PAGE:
CSS: the content property

The CSS content property has the insertion of generated content as its sole task. This property works with strings, either by converting them directly or by replacing them when passed by a CSS function (such as attr()). Also, this property is space-sensitive, so 'a b' and 'a  b' produce different results in the sense that all strings are treated literally as they're inserted.

A simple use is the insertion of a string before the actual content of an element:

p:before {
  content: 'Test';

This is a basic, atomic use. We can make things a little bit more complex by using CSS functions, like so:

p:before {
  content: '[class] ' attr(class);

In this case we'll have also the value of the class attribute inserted after the first string. Note that this property doesn't use special characters to concatenate strings among its values, but only the pair of quotes used for delimiting strings. An important case to keep in mind is the insertion of special characters. These kind of characters must be escaped using the Unicode notation, that is, \ followed by the character's code. For example, the following code inserts a commercial at before the content of an element:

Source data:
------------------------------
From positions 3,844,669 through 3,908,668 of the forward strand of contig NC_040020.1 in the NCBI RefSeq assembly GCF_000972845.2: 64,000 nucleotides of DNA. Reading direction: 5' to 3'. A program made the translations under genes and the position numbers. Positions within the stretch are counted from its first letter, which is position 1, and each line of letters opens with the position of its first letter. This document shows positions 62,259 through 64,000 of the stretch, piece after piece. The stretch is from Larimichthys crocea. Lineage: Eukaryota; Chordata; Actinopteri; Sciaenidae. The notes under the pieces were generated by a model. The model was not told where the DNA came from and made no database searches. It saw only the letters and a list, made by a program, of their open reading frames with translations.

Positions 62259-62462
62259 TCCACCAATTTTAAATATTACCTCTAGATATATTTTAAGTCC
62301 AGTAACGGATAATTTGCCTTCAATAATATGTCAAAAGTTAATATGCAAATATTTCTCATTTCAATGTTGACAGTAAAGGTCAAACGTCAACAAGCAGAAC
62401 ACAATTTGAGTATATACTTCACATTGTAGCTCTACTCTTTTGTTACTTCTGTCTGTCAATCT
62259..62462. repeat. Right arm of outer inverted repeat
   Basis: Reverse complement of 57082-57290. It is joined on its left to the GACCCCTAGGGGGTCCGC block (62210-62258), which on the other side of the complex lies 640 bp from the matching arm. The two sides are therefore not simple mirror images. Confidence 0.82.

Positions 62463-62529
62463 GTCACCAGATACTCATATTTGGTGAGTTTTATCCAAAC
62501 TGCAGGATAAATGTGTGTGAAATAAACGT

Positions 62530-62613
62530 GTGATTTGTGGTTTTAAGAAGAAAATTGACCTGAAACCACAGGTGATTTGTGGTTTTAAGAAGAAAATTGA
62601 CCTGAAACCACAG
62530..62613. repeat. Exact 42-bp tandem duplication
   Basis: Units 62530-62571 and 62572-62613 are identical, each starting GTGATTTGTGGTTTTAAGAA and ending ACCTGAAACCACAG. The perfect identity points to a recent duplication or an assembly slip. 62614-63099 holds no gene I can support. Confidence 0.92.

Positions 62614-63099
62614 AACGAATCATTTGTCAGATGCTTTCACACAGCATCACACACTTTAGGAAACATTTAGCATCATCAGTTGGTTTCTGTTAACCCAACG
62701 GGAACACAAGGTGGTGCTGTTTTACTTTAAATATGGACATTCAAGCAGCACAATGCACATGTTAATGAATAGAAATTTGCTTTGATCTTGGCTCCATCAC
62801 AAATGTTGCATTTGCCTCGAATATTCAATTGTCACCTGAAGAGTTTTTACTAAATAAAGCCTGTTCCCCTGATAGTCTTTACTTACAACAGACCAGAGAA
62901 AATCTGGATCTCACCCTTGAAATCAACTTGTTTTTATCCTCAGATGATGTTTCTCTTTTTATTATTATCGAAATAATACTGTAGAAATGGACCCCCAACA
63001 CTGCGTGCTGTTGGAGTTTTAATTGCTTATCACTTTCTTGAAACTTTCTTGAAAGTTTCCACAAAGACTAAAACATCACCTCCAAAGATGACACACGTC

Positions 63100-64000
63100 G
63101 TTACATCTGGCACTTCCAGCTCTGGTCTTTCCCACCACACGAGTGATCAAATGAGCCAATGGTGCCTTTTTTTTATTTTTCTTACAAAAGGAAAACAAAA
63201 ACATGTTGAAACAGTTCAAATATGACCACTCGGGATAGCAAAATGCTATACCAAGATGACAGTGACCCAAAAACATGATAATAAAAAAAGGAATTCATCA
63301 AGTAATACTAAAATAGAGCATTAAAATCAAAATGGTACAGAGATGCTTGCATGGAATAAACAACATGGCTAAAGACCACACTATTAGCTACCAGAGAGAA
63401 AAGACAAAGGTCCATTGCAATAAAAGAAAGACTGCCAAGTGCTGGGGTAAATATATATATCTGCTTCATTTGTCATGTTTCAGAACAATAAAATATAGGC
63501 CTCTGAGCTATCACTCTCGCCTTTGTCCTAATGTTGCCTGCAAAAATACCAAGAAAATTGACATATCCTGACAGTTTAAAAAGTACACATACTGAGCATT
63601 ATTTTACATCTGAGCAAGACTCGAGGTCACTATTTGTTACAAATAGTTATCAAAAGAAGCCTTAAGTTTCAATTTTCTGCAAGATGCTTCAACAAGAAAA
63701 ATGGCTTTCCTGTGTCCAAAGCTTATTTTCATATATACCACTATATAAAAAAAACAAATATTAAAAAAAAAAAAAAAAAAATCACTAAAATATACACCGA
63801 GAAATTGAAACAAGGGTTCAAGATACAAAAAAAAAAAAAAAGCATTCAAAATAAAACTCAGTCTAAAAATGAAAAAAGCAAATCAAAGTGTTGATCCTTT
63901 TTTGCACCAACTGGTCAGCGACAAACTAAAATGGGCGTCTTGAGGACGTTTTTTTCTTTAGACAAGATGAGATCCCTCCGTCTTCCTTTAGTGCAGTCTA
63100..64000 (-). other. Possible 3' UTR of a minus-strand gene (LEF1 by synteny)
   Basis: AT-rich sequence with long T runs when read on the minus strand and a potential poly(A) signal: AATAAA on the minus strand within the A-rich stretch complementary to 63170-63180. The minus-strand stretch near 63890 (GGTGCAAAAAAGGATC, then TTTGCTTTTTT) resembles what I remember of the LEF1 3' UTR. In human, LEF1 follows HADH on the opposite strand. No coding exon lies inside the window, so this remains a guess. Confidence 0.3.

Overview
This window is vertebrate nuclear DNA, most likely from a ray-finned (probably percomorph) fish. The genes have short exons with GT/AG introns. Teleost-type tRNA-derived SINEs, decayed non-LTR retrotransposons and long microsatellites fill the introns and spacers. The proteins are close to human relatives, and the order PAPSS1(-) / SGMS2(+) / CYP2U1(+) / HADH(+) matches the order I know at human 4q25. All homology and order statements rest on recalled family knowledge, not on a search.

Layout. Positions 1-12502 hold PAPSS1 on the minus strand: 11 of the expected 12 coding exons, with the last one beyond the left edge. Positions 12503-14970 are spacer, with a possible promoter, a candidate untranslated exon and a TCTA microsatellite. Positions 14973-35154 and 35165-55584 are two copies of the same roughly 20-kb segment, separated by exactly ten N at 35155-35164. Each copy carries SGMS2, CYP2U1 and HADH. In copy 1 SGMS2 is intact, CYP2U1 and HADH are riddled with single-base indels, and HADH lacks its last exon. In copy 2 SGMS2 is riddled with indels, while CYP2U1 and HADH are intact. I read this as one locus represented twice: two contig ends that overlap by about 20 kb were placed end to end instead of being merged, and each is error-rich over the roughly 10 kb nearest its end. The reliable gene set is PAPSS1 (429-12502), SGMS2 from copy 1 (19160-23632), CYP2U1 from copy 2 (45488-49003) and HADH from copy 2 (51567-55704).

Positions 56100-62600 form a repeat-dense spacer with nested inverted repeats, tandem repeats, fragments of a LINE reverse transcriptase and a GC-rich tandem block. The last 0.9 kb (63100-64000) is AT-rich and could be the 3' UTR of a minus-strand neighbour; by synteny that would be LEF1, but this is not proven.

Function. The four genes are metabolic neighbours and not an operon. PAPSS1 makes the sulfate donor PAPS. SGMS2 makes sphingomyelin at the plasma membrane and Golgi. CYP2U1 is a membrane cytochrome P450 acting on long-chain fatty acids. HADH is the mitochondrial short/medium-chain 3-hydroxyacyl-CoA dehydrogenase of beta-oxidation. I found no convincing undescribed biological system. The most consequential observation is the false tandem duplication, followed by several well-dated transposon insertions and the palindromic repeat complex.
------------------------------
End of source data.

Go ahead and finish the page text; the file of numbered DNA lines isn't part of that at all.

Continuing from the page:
a.twitter:before {
  content: '\0040 ';

0040 is the Unicode code for '@'. You can find a great variety of such codes at www.alanwood.net/unicode/.

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